This morning, I was the the gym, as usual for a Monday. My wife and I had completed our workout and were in the process of having our stretch on the mats afterward. The gym’s sound system was set to a curiously timeless blend of hits, the oldest of which I recognized was Van Halen’s “Dance The Night Away;” the deceptively agreeable single from their almost completely worthless sophomore album. There were many songs which I did not recognize, and I supposed that they were radio hits from the last 25 or so years where I would not have had a clue.
Then another song that I did not know began playing. It had a good melody and was beginning to hook me in. The volume level of the sound system at the gym was loud enough to hear above the sound from the workout floor, but not so loud that one could easily hear the details of the lyrics; particularly in the echoey acoustics of the large room. As I listened I thought to myself “that sounds like Deborah Harry” when all of a sudden my wife said to me, out of the blue, “…now that song doesn’t sound so bad.”
“Do you know who that is?” I said to her. “That’s Deborah Harry!”
“Are you sure?” she questioned.
I countered with “I’m positive… I’ve just been listening to a lot of Blondie lately and that’s her phrasing.” While straining to hear the choral hook, it seemed like Ms. Harry might have been singing “Maria,” which I knew to be the single off of the 1999 Blondie reformation album “No Exit.” It was a record that I’ve never heard a note from until now.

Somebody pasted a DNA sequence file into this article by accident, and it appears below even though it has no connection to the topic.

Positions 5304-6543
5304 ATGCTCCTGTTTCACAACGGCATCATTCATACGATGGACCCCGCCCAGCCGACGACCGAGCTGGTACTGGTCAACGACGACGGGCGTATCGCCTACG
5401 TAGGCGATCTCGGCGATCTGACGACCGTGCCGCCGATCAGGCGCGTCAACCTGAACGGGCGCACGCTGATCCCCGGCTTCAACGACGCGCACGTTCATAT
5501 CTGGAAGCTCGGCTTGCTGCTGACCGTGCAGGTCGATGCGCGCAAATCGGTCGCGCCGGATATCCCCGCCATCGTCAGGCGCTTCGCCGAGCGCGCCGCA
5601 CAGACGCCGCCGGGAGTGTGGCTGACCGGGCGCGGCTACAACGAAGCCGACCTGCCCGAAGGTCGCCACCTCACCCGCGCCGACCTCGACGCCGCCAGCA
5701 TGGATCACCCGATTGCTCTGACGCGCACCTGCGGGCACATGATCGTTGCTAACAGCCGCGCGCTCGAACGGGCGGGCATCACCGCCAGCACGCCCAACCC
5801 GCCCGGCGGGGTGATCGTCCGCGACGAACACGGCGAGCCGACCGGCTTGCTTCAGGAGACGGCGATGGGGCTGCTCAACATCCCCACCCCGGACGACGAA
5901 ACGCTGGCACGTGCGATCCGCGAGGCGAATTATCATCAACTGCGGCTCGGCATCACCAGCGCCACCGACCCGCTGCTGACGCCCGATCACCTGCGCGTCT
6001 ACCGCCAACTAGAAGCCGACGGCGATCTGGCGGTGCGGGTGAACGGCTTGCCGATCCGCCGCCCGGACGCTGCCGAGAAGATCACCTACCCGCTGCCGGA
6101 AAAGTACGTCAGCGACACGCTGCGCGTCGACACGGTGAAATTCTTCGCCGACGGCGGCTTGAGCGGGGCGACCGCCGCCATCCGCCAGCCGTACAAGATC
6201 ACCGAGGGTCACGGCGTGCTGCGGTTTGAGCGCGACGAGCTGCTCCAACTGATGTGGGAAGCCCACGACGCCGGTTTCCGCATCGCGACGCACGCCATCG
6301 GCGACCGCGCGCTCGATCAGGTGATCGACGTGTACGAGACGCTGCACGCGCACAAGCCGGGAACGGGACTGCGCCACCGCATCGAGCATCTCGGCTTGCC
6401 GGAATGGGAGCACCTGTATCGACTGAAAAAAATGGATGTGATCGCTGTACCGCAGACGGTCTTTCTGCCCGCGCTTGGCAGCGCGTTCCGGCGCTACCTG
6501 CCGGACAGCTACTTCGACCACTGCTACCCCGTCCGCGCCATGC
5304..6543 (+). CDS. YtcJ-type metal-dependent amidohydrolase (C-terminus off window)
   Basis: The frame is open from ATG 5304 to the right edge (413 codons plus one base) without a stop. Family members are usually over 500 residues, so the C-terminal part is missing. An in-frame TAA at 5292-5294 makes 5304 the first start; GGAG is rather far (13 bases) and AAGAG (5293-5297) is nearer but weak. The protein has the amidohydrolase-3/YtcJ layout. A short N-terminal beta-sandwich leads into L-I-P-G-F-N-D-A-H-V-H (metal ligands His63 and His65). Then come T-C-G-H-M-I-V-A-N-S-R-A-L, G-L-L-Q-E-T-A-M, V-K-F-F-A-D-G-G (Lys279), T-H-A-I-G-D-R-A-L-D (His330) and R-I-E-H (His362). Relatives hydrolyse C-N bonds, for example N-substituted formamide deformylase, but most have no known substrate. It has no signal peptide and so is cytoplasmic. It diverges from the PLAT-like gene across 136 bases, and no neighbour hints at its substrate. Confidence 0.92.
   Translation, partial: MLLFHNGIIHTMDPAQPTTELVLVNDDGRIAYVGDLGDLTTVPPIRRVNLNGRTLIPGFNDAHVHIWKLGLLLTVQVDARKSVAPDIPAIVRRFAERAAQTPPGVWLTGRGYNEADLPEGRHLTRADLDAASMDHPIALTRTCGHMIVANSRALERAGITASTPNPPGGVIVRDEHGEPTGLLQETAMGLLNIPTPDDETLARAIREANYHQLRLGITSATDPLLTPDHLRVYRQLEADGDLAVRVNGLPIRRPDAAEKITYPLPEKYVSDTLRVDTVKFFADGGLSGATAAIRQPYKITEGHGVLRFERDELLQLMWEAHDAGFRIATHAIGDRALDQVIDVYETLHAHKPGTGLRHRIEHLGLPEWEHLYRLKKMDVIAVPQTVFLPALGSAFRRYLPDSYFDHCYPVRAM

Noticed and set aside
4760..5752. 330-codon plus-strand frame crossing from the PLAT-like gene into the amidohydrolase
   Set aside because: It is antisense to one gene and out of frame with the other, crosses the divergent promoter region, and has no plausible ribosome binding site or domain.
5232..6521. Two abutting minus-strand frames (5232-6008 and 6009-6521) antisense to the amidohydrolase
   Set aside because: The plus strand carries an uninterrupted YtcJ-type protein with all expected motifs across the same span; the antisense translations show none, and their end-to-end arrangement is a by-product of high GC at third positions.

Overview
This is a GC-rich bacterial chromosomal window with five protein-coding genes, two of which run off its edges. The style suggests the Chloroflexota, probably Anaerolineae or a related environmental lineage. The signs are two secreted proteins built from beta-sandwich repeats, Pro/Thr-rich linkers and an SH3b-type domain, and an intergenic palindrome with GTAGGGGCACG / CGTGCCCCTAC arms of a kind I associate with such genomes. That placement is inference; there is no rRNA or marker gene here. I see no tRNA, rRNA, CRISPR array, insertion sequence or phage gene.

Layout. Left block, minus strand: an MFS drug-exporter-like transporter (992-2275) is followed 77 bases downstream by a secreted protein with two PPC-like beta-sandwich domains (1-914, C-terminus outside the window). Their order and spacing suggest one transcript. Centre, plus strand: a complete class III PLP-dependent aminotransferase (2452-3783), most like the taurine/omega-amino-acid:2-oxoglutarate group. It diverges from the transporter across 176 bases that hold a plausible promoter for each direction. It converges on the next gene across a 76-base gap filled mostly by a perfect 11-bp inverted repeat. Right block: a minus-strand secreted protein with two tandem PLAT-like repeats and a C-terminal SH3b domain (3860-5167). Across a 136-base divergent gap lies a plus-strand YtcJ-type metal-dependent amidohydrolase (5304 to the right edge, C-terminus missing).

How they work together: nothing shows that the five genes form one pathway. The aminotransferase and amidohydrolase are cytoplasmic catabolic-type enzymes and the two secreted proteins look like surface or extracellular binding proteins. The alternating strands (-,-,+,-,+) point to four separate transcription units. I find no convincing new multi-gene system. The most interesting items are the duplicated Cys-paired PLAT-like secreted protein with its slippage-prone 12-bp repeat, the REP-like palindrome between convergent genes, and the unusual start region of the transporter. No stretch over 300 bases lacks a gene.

I then mentioned that I thought the song was the single “Maria” from the reformation album I’d not heard. I mentioned to her that since reforming in the late 90s, the band had released several new albums; none of which reside in the Record Cell. I then said “after that traumatic experience” I was ill-inclined to pick any of them up!
The “traumatic experience” of which I speak of was a 1994 Deborah Harry show at an Orlando club called The Edge, where she did a track date concert that we both attended at least a good half year before we met and became a couple. It was an all-time worst musical experience from one of my favorites and a black mark on my wife’s concert going list as well. It was a track date show, where Ms. Harry sung to backing tapes like any up and coming disco dolly rather than the star she was. She seemed out of it and it was an embarrassment. As soon as I resolved to get out of that club right now, about a half hour into the horror, the lights suddenly came up and it was over! Insult to injury! I was not even able to leave with a shred of my dignity intact!
So with that sort of experience, I have been extremely Blondie-shy, and this has been the reason why. Years later, the reformed Blondie actually played a show in my city in August of 2004, and I had only seen a killer Debbie Harry solo gig from back in 1990 [thank goodness] and had never seen Blondie. Yet I still passed on this. But hearing this song, which was clearly beguiling, has opened me to the possibility of buying and finally hearing some of the modern Blondie records. Is this folly? Discuss below.
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